You are not permitted to download, save or email this image. Visit image gallery to purchase the image.
No matter the anguish of many of the families of the 29 who died in the mine explosions and no matter their heroic battle to discover what happened and to find the remains of their loved ones, there must be limits.
In the aftermath of the tragedy 11 years ago, Prime Minister John Key said his government was committed to getting the bodies out. But National backed away for what were described as safety and practical reasons.
The issue was politicised during the 2017 election.
New Zealand First leader Winston Peters said he would be the first to walk into the mine. Labour also promised to do everything possible to recover any remains, building on the public sympathy for the families and the failure to properly understand the causes or hold anyone criminally accountable.
The Pike River Recovery Agency was set up. The original 2017 cost estimate was $23million. This was bumped to $36million and then last year to $47million with a $4million contingency. So far $48.3million has been spent.
The Labour-led Government first said it would assess what was involved in accessing the mine’s main workings once it had got through the 2.3km entrance tunnel. In March last year, Pike River Recovery Minister Andrew Little said work would finish at the rockfall short of those main workings.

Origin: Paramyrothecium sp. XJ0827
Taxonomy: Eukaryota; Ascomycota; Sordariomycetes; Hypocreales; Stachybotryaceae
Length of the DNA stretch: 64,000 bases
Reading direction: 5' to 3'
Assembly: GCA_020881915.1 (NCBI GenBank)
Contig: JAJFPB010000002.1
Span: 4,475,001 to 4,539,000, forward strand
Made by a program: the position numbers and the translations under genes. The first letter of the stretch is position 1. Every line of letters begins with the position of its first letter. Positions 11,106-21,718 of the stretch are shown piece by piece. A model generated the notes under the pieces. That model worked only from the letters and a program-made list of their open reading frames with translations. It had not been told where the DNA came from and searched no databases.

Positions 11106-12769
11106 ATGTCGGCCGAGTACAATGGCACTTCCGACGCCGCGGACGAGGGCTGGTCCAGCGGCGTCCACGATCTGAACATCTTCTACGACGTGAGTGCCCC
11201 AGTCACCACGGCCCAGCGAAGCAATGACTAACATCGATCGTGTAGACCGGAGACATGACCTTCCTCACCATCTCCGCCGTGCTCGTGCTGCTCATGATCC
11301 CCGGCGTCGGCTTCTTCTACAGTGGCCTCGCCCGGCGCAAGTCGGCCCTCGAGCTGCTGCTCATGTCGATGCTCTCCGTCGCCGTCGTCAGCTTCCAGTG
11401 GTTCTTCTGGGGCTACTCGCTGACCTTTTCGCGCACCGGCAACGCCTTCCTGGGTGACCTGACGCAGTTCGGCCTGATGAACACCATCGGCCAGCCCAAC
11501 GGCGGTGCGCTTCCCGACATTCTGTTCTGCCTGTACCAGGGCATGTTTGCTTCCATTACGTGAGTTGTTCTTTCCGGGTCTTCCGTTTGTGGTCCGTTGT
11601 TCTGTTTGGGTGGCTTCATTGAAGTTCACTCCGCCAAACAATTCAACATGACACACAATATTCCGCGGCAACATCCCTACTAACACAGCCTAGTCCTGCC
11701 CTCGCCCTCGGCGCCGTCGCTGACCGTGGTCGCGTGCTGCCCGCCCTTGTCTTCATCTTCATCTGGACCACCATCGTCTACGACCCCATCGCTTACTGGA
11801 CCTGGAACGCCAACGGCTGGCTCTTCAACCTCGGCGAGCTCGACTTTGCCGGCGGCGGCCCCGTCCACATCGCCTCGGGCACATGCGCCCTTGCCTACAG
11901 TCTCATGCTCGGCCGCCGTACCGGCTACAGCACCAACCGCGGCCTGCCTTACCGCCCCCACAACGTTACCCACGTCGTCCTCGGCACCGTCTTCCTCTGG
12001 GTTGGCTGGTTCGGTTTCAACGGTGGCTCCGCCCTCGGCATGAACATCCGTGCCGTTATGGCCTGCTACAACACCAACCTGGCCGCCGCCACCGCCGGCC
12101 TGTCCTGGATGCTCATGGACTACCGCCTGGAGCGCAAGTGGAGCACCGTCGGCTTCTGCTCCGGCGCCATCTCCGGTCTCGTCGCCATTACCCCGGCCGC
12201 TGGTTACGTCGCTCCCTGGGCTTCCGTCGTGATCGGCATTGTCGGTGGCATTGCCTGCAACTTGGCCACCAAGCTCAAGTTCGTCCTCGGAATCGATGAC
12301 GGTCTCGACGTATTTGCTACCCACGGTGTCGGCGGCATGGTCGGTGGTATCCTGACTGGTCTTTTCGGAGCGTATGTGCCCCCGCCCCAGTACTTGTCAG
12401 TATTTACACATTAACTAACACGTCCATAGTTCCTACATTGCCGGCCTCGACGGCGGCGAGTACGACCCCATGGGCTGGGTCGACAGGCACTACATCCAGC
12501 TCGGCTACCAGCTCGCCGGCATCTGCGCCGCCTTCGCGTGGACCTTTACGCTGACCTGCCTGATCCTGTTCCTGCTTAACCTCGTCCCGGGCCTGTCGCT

And in March this year a statement from the Pike River Family Reference Group, which was said to represent the families of 27 men who died, said advice was accepted that going further was too expensive and complex and that there was no more money.
Soon after, the Pike River Family Committee, separate to the reference group, rejected the statement and said three-quarters of the families wanted to self-fund a study into recovering the mine’s primary ventilation fan, 130m into the main workings.
That has been undertaken in conjunction with an international expert. The extra cost in the mine was put at another $10million and the time involved at eight weeks. Mr Little’s advice, meanwhile, is about $25million and 10 months. This would include further major health and safety clearances.
Recent confirmation the mine is to be sealed and the area handed over to the Department of Conservation has prompted a judicial review. This was filed last Friday, from a group saying they represented 23 of the families.
The review is to try to stop the sealing of the mine, and family members have said they will not tire of fighting.
It is Mr Little’s turn to be accused of broken promises. He has, though, maintained the commitment was just for the entrance tunnel and an assessment.
The Recovery Agency has claimed the re-entry was primarily about discovering forensic evidence and that important information was uncovered.
One doubts, nevertheless, whether this will be that significant, however much the agency and the minister endeavour to justify the work carried out so far.
One wonders if, all along, the chances of useful discovery were minimal given the effort and costs incurred.
Everyone cannot but feel sympathy for the families in their loss and in their frustration at the failure to discover causes and nail home accountability.
But there must be limits.
Extraordinary and expensive efforts have been made over three-plus years to re-enter the mine. It is time to seal the mine and for Doc to complete its work.
The mine will be the mausoleum for the 29. The Great Walk Paparoa Track has been constructed because of the tragedy and in consultation with the families and is an ongoing memorial.
It is time for the completion of the extension of the track, the Pike29 Memorial Track, to the mine site itself.